• It offers an avenue for rationalizing charitable contribution rules, which currently provide different incentives based on the income tax brackets taxpayers find themselves in.  Replacing itemized deductions and the non-itemizer subtraction with a well designed credit would advance the cause of tax fairness.
  • Adopting a Minnesota-specific standard deduction and itemized deduction rules would avoid future budget balancing turmoil resulting from the expiration of the federal changes at the end of 2025.  Since MMB forecasts are based on current law, it will have to build that expiration into its revenue projections.  Having our own permanent standard and itemized deduction rules would eliminate the uncertainty surrounding this future expiration and the headaches accompanying the nature and timing of federal extender bills which will almost certainly be a distinguishing feature of the 2026 tax system.

The primary disadvantage of this change is that it would require the state to develop an agreed-upon package of standard deductions, itemized deductions and family size adjustments in a short session, in an election year, in an environment where bad blood and distrust have been defining features of the policymaking landscape.  Under normal circumstances delivering on this agenda would be a challenging task; under current legislative dynamics it appears herculean.

The 20% Pass Through Deduction

In a sea of base expansions, the TCJA’s 20% deduction for owners of certain pass through businesses stands out as a major contraction of the income tax base.  Aside from being one of the strangest forms of industrial policy favoritism the federal government has ever cooked up, the state price tag for full conformity (preliminarily estimated at about $1 billion over four years) makes it difficult to adopt these provisions and pursue income tax rate reductions in response to tax base expansions.  Then there are the considerable administrative issues and incentives surrounding its implementation.  Or as Deputy Assistant Treasury Secretary Dana Trier bluntly commented at a recent meeting of the American Bar Association “this is going to be a feast for tax planning.”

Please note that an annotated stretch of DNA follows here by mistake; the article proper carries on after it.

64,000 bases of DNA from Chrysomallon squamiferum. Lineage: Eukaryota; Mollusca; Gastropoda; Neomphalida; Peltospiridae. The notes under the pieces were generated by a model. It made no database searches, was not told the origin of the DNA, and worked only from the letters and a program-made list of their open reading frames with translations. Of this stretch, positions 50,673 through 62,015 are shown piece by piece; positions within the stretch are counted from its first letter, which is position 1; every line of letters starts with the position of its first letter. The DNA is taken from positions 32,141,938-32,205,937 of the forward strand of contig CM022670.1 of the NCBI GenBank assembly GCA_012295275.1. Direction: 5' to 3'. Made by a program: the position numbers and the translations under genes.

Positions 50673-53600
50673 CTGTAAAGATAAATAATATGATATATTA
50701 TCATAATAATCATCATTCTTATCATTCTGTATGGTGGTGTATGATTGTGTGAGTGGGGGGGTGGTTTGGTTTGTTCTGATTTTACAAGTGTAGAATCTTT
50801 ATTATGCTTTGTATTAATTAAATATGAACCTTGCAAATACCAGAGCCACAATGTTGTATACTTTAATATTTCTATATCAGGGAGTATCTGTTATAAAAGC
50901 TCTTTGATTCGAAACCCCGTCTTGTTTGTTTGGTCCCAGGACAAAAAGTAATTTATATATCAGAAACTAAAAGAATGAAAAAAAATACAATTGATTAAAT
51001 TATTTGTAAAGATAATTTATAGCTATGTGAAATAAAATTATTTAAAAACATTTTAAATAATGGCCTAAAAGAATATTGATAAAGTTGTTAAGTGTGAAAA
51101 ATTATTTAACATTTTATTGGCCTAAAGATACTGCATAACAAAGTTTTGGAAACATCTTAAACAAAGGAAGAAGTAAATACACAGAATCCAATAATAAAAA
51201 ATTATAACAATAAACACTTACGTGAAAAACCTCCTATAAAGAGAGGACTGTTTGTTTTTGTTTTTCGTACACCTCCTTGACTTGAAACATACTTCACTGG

For these and many other reasons the provision scores poorly on the general principles of good tax policy.  But could conforming to this tax provision make Minnesota a more attractive location for business investment or increased business activity?  If the state is going to violate core tax principles of neutrality and equity, we should at least do it intelligently in a way that yields economic returns.  A new publication from Minnesota House Research (Evaluating How to Cut Business Taxes) provides a framework for us to judge how well or poorly this provision would accomplish this task (see accompanying table).

The fundamental problem behind this idea is that it’s practically impossible to meaningfully distinguish between wage income and business income.  As author and tax scholar Daniel Shaviro notes, “Business income IS wage income insofar as it reflects the labor of the business owner.  Anything else that we want the owner to do, such as reinvesting or whatever, can be addressed via rules aimed at that particular activity.”5  That would include conforming to the federal treatment of capital investment expensing, which would be a much better use of any dollars made available for reducing business tax burdens since such investments are linked to the long-term economic interests of the state.

Inaction is not an option

These three issues are a sample of the topics the tax committees will be discussing this year.  Our accompanying article in this issue highlights the extraordinary fiscal and legal complexity associated with how to respond to the TCJA’s changes to the corporate income tax regime.  If one contextual issue is working in our favor, it is that our decisions will likely not be made under the overhang of a budget deficit.  That’s a luxury not afforded to about half the states.

As the 2018 session approaches, there is really only one option that should be completely off the table – doing nothing.  The administrative implications for taxpayers and the state of continuing to operate off the old tax code are too great to ignore.  Even though the current political environment is ripe for having discussions about how to respond to the TCJA infected with all manner of partisan politics, it’s imperative that lawmakers find a path forward.

  • 1 We’ll save you the googling: 20 seconds
  • 2 “Economic Analysis: Repeal of SALT Deduction – Politics over Policy,” Martin Sullivan State Tax Notes  July 17, 2017
  • 3 “Impacts of the TCJA on Minnesota Individual Income Filers, MCFE, January 2018
  • 4 ““Poll Finds Upturn in Sentiment on Tax Overhaul and Economy”, New York Times, January 16, 2018
  • 5 “There is No Reason Why”  Daniel Shaviro blog Start Making Sense, December 9, 2017